A report from the Bureau of Engineering has shed new light on the city's proposal to build a new municipal office building on the site of Parker Center, the one time headquarters of the Los Angeles Police Department.

The city has been exploring the possibility of demolishing the mid-1950s building since 2006, when the LAPD was on the verge of relocating to the new Police Administration Building on Spring Street.  The process culminated in 2014, when staff recommended that the city demolish eight-story structure and replace it with a high-rise office building.

However, in response to criticism from historic preservationists, 14th District Councilmember Jose Huizar floated a compromise plan in which the Welton Becket-designed Parker Center would be preserved and a similar office tower could be constructed elsewhere on the property.

The alternative plan, which require a partial demolition and seismic retrofit of the existing building, would result in a total of 818,000 square feet of office space, approximatley 20,000 square feet of childcare and retail space, and an 819-car garage.  The potential 29-story tower would rise to a maximum of 420 feet in height at the at the corner of Temple and John Aliso Streets.

In comparison, the original staff recommendation called for a completion demolition of the existing structure, followed by the erection of a 28-story, 392-foot tower in its place.  This plan would result in 750,000 square feet of office space, 20,000 square feet of commercial space and a 754-car garage.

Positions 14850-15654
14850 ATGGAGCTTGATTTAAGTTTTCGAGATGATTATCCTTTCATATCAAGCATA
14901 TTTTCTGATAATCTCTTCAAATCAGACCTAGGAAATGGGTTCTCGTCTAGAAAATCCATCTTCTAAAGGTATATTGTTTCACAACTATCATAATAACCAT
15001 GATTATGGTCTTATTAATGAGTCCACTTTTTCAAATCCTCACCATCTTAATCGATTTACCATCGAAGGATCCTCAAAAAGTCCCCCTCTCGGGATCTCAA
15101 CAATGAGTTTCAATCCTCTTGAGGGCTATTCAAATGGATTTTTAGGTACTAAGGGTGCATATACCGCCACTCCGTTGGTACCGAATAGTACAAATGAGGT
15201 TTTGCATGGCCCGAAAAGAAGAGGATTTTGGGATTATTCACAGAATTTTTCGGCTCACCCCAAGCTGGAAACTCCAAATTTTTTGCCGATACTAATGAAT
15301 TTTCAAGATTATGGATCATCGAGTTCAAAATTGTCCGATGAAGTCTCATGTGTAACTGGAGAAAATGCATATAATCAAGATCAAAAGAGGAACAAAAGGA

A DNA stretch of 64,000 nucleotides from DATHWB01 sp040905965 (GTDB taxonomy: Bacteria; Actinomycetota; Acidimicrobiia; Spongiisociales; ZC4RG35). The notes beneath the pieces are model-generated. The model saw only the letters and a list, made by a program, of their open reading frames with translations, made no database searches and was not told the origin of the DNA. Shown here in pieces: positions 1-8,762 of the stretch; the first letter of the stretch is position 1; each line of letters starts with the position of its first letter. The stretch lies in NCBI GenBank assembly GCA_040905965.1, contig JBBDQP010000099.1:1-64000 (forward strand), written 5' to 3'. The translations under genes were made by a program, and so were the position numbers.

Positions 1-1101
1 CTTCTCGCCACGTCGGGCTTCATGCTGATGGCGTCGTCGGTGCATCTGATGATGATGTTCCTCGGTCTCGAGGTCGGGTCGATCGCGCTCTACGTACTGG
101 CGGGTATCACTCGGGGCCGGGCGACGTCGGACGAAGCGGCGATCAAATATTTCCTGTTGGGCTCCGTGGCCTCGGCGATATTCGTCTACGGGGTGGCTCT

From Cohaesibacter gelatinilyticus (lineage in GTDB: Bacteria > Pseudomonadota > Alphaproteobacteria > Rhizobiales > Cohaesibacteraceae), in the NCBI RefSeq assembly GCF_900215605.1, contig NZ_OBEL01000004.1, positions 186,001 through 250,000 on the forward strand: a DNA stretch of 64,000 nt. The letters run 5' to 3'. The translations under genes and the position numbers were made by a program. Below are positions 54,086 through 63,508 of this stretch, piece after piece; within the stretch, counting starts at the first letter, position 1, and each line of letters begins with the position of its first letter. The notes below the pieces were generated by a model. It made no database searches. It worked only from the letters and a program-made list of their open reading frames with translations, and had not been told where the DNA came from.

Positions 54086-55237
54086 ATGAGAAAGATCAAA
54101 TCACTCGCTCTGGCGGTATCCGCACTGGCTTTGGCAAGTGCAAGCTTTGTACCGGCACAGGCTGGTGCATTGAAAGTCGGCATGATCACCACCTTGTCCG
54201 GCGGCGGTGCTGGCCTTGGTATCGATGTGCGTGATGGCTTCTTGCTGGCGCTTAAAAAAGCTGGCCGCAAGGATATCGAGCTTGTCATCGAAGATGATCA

Staff estimates that the alternative plan would add approximately $107 million to the total project cost, and extend the process by one year while the city amends its environmental impact report.

In the meantime, the Los Angeles Cultural Heritage Commission is embarking on its second attempt to designate Parker Center as a Historic-Cultural Monument.  Although this would not guarantee the preservation of the building, it would impede the demolition process.

Though preservationists have rallied to save the building, representatives of the surrounding neighborhood have taken a more ambivalent stance.  The Little Tokyo Community Council (LTCC), an association of local businesses and nonprofit organizations, has issued a statement which notes that the Parker Center property was taken from Little Tokyo by eminent domain, and once housed numerous small businesses, up to 1,000 affordable apartments and the former of Nishi Hongwanji Buddhist Temple.  While taking no position on the preservation of the erstwhile police headquarters, LTCC has requested street-facing retail space within the new development, as well as public art and parking for surrounding businesses.